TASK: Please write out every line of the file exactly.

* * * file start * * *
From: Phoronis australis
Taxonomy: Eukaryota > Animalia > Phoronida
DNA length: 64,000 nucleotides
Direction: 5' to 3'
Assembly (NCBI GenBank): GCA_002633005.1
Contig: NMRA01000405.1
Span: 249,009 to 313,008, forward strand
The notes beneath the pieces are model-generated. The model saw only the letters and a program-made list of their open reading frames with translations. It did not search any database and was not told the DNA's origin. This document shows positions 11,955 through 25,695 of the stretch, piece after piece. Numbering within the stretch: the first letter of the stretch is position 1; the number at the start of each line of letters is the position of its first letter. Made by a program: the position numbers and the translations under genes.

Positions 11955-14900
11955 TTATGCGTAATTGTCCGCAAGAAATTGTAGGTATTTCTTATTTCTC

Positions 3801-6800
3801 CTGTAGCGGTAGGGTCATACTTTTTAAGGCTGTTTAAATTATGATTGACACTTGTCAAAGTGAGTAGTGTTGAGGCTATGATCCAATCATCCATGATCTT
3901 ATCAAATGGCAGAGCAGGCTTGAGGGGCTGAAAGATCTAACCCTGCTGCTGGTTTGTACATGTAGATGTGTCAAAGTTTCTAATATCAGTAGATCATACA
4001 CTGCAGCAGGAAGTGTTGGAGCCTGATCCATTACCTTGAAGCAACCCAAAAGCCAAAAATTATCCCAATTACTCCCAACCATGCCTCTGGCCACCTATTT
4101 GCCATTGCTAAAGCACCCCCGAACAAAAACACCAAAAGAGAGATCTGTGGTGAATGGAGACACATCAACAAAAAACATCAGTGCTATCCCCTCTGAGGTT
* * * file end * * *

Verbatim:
From: Phoronis australis
Taxonomy: Eukaryota > Animalia > Phoronida
DNA length: 64,000 nucleotides
Direction: 5' to 3'
Assembly (NCBI GenBank): GCA_002633005.1
Contig: NMRA01000405.1
Span: 249,009 to 313,008, forward strand
The notes beneath the pieces are model-generated. The model saw only the letters and a program-made list of their open reading frames with translations. It did not search any database and was not told the DNA's origin. This document shows positions 11,955 through 25,695 of the stretch, piece after piece. Numbering within the stretch: the first letter of the stretch is position 1; the number at the start of each line of letters is the position of its first letter. Made by a program: the position numbers and the translations under genes.

Positions 11955-14900
11955 TTATGCGTAATTGTCCGCAAGAAATTGTAGGTATTTCTTATTTCTC

Positions 3801-6800
3801 CTGTAGCGGTAGGGTCATACTTTTTAAGGCTGTTTAAATTATGATTGACACTTGTCAAAGTGAGTAGTGTTGAGGCTATGATCCAATCATCCATGATCTT
3901 ATCAAATGGCAGAGCAGGCTTGAGGGGCTGAAAGATCTAACCCTGCTGCTGGTTTGTACATGTAGATGTGTCAAAGTTTCTAATATCAGTAGATCATACA
4001 CTGCAGCAGGAAGTGTTGGAGCCTGATCCATTACCTTGAAGCAACCCAAAAGCCAAAAATTATCCCAATTACTCCCAACCATGCCTCTGGCCACCTATTT
4101 GCCATTGCTAAAGCACCCCCGAACAAAAACACCAAAAGAGAGATCTGTGGTGAATGGAGACACATCAACAAAAAACATCAGTGCTATCCCCTCTGAGGTT